The most profound stories are told at the granular level. Specificity is key. College football in many ways mirrors storytelling, the grandest proclamations crystallized by moments that represent more than the sum of their parts. The story of David vs Goliath has nothing to do with a beta shepherd slingstoning a hulking giant—it is a two-point conversion on January 1, 2007, Jared Zabransky and Ian Johnson propelling Boise State over Oklahoma with a Statue of Liberty in overtime. The fall of an empire has nothing to do with naked wrestling or ancient Rome—it is the day after Thanksgiving 2001, Colorado running for 380 yards and 8 TDs against Nebraska in a game that clearly separated the before and after. God’s power has nothing to do with a burning bush or a father attempting to sacrifice his son—it is December 5, 2009, and Ndamukong Suh is helicoptering Colt McCoy high, high into the Texas air.
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At its finest, college football is about specificity. At its most bloated, as it is today, the sport can seem overwhelming and soulless, a story with grand designs lost in generalizations and a cloud of smoke. The threat of superconferences—and the obliteration of smaller-scale programs—dwarfs the horizon. School representatives fall asleep to the chimes of cash registers and wake to the rooster crowing about television revenue. Players change teams by the week. Even the college football playoff, promising an open-door future for all, has proven to be a country club for Alabama, Clemson, Ohio State, Oklahoma, and Georgia. The sport has never been less interested in telling stories at the granular level.
Still, if one so chooses, the opportunity remains to seize the small moments. We have entered August and later this month, football will be played. Despite the direction of the sport, I cannot resist its enchantment. Call it nostalgia. Call it a gambling addiction. Call it an unbreakable love for the Cornhuskers despite their winless ways, the meth-loving child I will never be able to cut ties with. On August 27 in Ireland, Nebraska opens the season against Northwestern. I will be watching and my heart will quicken at the opening kick. It is a rite of passage for autumn, welcoming my meth-loving child to sleep downstairs after they promised, again, to not strip my house of copper and scrap metal, then watching them disappear into the night, arms filled with gleaming fractures of light.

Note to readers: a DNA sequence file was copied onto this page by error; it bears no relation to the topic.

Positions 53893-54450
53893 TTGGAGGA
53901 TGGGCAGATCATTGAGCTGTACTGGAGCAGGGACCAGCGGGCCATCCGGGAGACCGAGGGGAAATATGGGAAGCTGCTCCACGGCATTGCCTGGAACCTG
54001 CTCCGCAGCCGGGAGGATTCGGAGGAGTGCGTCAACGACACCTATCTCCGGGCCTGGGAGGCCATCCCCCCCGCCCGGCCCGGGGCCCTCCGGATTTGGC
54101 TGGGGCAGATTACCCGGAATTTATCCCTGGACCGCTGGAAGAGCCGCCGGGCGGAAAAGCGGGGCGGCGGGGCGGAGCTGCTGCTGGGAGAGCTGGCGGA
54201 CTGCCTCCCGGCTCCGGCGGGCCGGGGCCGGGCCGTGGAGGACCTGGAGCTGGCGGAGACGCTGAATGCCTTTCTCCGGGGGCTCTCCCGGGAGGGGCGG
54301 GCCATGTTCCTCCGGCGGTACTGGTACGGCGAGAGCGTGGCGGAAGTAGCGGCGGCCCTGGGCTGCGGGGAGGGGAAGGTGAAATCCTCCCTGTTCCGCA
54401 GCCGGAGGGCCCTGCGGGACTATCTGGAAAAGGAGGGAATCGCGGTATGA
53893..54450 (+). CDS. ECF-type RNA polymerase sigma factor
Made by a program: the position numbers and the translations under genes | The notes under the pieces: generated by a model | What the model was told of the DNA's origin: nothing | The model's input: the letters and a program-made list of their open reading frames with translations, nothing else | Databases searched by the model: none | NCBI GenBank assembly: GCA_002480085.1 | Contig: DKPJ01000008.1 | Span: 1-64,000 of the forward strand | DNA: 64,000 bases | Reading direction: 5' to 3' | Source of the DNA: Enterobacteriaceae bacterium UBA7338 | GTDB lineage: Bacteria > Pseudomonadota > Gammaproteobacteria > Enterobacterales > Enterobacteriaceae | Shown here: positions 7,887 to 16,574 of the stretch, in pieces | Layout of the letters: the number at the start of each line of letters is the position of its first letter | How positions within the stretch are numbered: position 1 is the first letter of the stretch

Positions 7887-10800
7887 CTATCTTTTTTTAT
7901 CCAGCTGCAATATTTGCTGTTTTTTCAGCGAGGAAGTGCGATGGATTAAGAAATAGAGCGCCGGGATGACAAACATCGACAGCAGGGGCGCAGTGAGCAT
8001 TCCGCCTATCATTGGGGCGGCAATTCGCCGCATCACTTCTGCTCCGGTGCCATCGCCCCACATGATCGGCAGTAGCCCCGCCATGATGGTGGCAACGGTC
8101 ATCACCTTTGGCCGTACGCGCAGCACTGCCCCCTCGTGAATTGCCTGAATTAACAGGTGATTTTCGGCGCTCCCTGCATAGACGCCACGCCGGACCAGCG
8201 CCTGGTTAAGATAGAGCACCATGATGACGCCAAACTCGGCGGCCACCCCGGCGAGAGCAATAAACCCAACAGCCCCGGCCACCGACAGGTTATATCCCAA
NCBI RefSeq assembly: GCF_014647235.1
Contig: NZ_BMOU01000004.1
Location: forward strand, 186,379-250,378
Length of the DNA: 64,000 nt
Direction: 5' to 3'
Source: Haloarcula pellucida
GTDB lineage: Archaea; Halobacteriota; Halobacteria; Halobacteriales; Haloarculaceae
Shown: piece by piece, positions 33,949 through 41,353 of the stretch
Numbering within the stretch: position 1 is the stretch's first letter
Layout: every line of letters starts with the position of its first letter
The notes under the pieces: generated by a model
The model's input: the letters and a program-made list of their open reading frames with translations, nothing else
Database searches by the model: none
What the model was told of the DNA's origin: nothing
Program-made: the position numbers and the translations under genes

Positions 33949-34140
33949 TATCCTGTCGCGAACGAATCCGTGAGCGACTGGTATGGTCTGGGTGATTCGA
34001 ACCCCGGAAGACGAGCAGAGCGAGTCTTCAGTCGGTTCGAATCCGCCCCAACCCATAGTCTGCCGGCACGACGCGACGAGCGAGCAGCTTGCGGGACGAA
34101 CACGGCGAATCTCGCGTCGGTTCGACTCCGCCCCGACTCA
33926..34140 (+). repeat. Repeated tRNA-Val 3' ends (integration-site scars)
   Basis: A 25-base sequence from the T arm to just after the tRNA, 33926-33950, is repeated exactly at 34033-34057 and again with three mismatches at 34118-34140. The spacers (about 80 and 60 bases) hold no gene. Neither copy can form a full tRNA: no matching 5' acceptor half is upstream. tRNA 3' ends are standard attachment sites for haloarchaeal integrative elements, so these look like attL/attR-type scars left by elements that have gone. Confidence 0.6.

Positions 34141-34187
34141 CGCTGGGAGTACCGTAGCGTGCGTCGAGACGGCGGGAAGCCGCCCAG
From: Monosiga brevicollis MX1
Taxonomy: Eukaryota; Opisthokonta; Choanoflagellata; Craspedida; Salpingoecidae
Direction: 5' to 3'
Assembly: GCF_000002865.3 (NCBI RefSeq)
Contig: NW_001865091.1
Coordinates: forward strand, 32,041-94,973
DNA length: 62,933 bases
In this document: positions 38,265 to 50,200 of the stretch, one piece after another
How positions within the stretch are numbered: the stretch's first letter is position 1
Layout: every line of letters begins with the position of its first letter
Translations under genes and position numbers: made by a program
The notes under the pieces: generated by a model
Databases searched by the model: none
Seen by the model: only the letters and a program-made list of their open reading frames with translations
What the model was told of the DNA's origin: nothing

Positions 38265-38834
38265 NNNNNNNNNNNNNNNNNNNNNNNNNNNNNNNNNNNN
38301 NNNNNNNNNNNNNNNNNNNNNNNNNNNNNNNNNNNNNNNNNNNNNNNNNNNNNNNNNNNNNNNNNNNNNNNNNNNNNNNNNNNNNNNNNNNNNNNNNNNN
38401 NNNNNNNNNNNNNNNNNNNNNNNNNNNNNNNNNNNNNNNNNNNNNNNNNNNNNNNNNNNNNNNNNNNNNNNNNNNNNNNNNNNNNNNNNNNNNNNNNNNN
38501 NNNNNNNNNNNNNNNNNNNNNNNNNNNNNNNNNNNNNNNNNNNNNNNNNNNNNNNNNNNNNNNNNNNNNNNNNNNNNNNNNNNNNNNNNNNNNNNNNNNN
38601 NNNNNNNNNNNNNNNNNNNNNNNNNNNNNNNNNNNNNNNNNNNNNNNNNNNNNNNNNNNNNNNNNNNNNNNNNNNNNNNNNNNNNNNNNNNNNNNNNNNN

Both Nebraska and college football will never again reach the heights they inhabited in my heart and mind. It is sad in some ways but also offers a new, different experience—what I choose to do with that is on me. The sport has transitioned into a bolt-headed Frankenstein. I could rail against the injustice or do what I will assuredly do at the end of this month: welcome the monster to my home, give him a warm hug, gamble on his eccentricities, curse his tumultuous rage, and make the unkeepable promise that his bolts will never be stolen and taken to the scrapyard.
THIS WEEK ON THE CHRIS RAWLE SHOW
On this episode:
- The state of quarterbacking in the NFL has never been in a better place. Because of this, competency has never mattered less.
- Revisiting the college careers of Cam Newton and Marcus Mariota.
- How Andy Reid is a master at pulling offensive concepts from college and putting his quarterback in the best position to succeed.
- Aaron Rodgers, Josh Allen, Patrick Mahomes, and Justin Herbert: quarterbacks who can get the maximum out of what’s available, and create something from thin air when nothing is there.
- Revisiting the NFL career of Mark Sanchez.
- The Eagles win the Super Bowl with Nick Foles, the Rams make the Super Bowl with Jared Goff.
- The Niners move on from Jimmy Garoppolo as starter.
On this episode:
- Golf: an investment and a battle with the unknown.
- David Foster Wallace: "For reasons that are not well understood, war’s codes are safer for most of us than love’s."
- What has been lost in the sport of college football.
- Lisel Mueller, from Still Things:
Think of the time the words
in a book you had not read
for thirty years flew out
and stung you, fierce and sudden
in the plenitude of their truth,
or of the black piano,
a darkness that has no music
until it is touched and you are stunned
by your own desire.